Control and Commitments

The person who is angry at you for setting boundaries is the one with the problem… Maintaining your boundaries is good for other people; it will help them learn what their families of origin did not teach them: to respect other people.

Cloud, Henry and Townsend, John. Boundaries. Zondervan. 2017

Taking care of ourselves and supporting others and their well-being must include taking a hard look at our boundaries. What or who are we attempting to control? What are we committing to, and do these commitments reflect our boundaries and fit with our responsibilities? How are we doing enforcing our boundaries and letting go of things outside our control?

Here’s a short list of considerations to help us set and maintain strong personal boundaries:

  • Know yourself
  • Take responsibility for yourself
  • Developing a healthy respect for yourself
  • Heed the warning signs
  • Don’t try to fix people
  • You are in charge of your choices
  • Separate yourself from others

Source: 7 Tips to Create Healthy Boundaries with Others by Abigail Brenner, MD for Psychology Today at

What’s Really In Your Control?

Experts have found that, in general, people with an internal locus of control tend to be better off. However, it is also important to remember that internal locus of control does not always equal “good” and external locus of control does not always equal “bad.”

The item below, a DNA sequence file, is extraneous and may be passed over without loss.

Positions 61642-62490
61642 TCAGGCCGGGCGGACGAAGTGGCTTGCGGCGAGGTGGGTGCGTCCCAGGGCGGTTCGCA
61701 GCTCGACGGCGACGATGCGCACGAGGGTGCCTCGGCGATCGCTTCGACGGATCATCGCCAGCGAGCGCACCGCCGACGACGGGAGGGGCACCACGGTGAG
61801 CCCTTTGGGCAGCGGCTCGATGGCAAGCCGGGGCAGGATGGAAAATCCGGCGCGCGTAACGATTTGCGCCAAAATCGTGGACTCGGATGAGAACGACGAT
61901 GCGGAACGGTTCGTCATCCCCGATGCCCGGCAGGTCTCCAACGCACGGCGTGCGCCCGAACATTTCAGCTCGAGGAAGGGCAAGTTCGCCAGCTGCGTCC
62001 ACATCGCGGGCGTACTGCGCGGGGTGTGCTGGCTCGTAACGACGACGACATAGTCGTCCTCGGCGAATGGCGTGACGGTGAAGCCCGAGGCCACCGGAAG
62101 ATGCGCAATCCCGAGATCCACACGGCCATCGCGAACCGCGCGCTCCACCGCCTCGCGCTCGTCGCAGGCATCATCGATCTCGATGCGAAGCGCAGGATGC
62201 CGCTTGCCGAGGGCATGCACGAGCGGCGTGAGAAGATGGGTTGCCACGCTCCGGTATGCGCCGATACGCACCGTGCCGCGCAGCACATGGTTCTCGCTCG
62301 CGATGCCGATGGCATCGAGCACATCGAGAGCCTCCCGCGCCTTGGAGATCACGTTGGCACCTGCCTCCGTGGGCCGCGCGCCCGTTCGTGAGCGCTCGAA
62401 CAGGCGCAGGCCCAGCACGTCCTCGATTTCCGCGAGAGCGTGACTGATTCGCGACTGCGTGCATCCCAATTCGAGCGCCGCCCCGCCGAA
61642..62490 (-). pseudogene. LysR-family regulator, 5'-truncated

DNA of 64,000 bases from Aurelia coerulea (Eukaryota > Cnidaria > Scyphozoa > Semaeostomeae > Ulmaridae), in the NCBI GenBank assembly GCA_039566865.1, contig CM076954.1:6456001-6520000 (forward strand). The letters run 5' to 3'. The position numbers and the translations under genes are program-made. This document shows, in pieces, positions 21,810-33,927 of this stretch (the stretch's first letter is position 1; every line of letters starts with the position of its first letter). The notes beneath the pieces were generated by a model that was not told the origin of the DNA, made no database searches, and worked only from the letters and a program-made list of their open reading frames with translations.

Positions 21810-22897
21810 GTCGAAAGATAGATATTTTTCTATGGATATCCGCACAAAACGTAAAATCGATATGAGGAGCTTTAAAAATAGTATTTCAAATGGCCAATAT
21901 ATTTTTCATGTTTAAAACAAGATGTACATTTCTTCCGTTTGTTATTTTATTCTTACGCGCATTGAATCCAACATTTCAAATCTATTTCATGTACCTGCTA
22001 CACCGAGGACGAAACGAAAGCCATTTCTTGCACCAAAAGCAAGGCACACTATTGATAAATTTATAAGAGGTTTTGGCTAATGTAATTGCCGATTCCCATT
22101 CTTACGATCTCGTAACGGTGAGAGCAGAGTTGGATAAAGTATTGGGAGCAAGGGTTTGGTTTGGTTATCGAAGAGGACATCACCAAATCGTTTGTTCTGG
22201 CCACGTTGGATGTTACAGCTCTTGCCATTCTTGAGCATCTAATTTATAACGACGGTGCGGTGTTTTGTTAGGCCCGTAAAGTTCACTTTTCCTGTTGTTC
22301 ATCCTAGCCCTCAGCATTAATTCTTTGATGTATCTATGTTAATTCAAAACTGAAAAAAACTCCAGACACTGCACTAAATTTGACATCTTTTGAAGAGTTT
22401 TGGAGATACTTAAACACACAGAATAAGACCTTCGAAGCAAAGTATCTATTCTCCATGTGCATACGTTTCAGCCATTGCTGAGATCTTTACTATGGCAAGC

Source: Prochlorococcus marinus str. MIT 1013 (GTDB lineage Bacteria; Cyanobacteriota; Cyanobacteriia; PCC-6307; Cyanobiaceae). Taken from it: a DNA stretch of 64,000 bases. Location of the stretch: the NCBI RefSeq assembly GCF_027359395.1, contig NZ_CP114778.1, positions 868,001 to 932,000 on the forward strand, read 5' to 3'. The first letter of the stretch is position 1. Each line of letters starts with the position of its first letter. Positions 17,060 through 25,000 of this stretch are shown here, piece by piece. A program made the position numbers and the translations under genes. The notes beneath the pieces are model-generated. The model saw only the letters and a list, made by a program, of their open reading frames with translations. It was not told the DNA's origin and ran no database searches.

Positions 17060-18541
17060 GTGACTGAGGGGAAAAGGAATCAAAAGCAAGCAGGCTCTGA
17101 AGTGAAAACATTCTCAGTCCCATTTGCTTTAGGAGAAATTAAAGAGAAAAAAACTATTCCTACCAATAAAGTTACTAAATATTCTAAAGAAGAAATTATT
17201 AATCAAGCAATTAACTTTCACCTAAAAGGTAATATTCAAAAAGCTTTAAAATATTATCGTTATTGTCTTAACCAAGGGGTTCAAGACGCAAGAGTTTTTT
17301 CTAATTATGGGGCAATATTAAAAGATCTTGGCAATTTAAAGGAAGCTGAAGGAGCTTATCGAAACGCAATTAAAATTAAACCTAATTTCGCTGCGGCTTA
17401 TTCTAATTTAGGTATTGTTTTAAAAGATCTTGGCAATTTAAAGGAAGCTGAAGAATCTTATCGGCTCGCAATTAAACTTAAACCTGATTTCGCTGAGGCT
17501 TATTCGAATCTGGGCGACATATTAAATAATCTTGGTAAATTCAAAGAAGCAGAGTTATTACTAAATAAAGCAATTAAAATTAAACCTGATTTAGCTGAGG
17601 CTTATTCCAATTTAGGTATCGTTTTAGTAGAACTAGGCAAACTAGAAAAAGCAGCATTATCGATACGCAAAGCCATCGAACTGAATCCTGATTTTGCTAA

In some contexts, having an external locus of control can be a good thing—particularly when a situation poses a threat to self-esteem or is genuinely outside of a person’s control.

Locus of Control and Your Life (2021, 16 Aug) by Kendra Cherry for Verywell Mind

Our approach to control can be deeply rooted in a number of experiences and values. While internal and external views aren’t universally good or bad in every situation, it can be helpful to understand our perspectives, motivations, responses, and strategies to help us think and act in ways that promote health and well-being. For more on this, we recommend Internal vs External Locus of Control: 7 Examples & Theories by Amanda O’Bryan, Ph.D. for Positive Psychology.

Making and Keeping Reasonable Commitments

While some responsibilities are given and non-negotiable (i.e. a bus driver is responsible for driving a bus; a parent is responsible for caring for a child), there are many responsibilities that we willingly take on (i.e. swapping shifts with a co-worker; picking up groceries for a neighbor; daily exercise plan; etc.).

Just because we willingly take on these responsibilities, and just because they are objectively “good,” doesn’t mean that we should do them or always do them. It’s easy to say no to responsibilities we dislike and to responsibilities that we know are harmful. It’s difficult to say no to responsibilities that we believe are good. But, like Luisa in Disney’s Encanto, just because you’re able, doesn’t mean you should, or else the pressure can become too great to continue bearing.

Setting boundaries and limiting commitments isn’t easy. Consider the following tips and tools to help you live a more manageable life:

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